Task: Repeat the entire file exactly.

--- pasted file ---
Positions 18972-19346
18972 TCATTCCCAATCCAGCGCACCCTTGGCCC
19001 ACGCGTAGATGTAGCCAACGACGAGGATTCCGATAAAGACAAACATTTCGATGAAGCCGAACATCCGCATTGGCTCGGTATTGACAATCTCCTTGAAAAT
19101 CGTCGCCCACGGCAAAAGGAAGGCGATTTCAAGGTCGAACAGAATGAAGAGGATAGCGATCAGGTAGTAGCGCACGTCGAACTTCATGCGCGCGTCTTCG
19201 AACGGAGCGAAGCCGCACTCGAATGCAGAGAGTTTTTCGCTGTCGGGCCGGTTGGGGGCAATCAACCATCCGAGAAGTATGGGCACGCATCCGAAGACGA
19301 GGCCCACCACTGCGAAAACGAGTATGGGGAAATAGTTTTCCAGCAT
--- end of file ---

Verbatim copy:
Positions 18972-19346
18972 TCATTCCCAATCCAGCGCACCCTTGGCCC
19001 ACGCGTAGATGTAGCCAACGACGAGGATTCCGATAAAGACAAACATTTCGATGAAGCCGAACATCCGCATTGGCTCGGTATTGACAATCTCCTTGAAAAT
19101 CGTCGCCCACGGCAAAAGGAAGGCGATTTCAAGGTCGAACAGAATGAAGAGGATAGCGATCAGGTAGTAGCGCACGTCGAACTTCATGCGCGCGTCTTCG
19201 AACGGAGCGAAGCCGCACTCGAATGCAGAGAGTTTTTCGCTGTCGGGCCGGTTGGGGGCAATCAACCATCCGAGAAGTATGGGCACGCATCCGAAGACGA
19301 GGCCCACCACTGCGAAAACGAGTATGGGGAAATAGTTTTCCAGCAT